Thursday, October 04, 2007

Bank Notes

In a move that clearly demonstrates they're on the cutting edge of the 19th Century, Royal Bank manned up this week and announced they were lowering their online investing commissions to a more reasonable $9.95 for users with $100,000 in their account or who make more than 30 trades in a quarter.

That's some nice window dressing, but I see this as largely a symbolic act. Cutting prices for customers who A) already have the most assets and B) are more likely to recompense your losses by using the service far more frequently is not what I'd call forward-thinking customer service. The discount for active traders is particularly irksome to me because it really looks like RBC is trying to rope people into being day-traders by offering them 'savings'. But I digress. RBC and the other big banks can get away with doing stuff like this because Canada's banking system is an oligopoly, and people like me will more often than not keep our business with them -- especially when I hear about the headaches people have have with the actual discount players like Questrade, Etrade and Credential Direct. As a Big Bank shareholder, bring on the screw-job, I say.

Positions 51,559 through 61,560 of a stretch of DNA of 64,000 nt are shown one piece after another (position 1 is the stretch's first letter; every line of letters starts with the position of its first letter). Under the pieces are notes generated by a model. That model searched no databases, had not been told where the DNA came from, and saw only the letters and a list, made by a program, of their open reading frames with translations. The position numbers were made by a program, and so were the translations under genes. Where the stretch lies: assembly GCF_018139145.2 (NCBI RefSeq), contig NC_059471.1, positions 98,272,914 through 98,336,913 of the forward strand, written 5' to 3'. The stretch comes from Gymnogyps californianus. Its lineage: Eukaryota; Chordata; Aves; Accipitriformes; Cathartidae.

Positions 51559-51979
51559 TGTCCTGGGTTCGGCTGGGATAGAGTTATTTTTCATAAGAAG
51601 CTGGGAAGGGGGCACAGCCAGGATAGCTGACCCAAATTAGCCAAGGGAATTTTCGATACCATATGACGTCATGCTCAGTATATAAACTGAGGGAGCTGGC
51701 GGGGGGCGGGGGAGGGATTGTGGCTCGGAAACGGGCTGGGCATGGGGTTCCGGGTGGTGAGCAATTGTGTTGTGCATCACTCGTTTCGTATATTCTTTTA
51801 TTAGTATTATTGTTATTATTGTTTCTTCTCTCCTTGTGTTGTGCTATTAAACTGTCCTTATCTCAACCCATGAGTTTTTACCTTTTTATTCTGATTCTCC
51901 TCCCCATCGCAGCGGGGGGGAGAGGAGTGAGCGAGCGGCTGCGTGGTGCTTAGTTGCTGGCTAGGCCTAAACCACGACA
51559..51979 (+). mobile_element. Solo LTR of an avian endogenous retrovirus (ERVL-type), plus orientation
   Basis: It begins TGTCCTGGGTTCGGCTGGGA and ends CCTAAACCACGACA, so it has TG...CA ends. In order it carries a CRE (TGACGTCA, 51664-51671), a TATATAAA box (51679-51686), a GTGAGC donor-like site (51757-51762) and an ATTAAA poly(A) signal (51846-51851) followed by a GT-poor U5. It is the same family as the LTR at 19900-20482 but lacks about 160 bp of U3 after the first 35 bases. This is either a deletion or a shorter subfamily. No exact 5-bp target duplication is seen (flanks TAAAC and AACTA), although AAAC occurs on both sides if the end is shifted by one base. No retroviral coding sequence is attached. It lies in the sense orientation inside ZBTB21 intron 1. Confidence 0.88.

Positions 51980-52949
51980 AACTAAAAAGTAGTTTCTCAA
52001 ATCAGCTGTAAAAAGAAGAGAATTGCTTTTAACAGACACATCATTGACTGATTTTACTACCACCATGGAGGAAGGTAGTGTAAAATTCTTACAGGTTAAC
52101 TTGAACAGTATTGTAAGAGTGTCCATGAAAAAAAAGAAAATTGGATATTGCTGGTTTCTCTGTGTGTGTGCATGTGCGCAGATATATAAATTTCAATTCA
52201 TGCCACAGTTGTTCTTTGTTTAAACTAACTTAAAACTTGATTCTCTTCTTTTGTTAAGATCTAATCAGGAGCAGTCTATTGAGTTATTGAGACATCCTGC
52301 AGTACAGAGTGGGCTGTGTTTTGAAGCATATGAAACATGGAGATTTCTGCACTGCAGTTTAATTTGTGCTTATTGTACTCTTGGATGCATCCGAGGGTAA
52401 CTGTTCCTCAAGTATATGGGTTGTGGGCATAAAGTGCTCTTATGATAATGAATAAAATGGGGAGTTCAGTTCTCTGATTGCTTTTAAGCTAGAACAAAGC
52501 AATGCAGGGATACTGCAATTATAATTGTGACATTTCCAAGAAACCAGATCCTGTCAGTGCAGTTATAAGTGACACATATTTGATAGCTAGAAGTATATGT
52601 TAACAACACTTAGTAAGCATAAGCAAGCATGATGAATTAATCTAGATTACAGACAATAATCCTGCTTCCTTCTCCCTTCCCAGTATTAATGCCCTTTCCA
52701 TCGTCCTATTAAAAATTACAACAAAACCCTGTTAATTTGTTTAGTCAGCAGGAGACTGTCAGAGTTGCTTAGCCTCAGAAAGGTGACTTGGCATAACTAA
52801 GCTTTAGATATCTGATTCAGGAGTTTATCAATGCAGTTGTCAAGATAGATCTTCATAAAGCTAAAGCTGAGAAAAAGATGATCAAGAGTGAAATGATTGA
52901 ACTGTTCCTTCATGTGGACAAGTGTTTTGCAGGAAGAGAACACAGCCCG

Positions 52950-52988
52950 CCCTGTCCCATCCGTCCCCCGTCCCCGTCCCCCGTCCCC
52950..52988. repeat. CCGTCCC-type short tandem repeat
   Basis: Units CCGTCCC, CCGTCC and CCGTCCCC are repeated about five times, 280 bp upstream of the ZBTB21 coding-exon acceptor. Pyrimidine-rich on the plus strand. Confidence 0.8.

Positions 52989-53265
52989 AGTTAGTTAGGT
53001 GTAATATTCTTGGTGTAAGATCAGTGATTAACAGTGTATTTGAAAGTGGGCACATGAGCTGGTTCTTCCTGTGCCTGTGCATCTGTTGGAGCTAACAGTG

On the opposite end of the spectrum, PC Financial, where I keep my emergency fund/condo downpayment, has very quietly raised their rate on their savings account. It's now at 4.25% for people with more than $1,000 in the account, like me. By my count, this keeps them a full 0.5% ahead of the granddaddy of them all, ING Direct.

What can I say, besides, "I'm glad I made the switch." I'm tempted to open up a no-fee chequing account there and keeping $1,000 in it just to rack up some free grocery points, but I haven't crunched the numbers to see if the money I'd lose in interest would be replaced by the amount of free groceries that would buy me.

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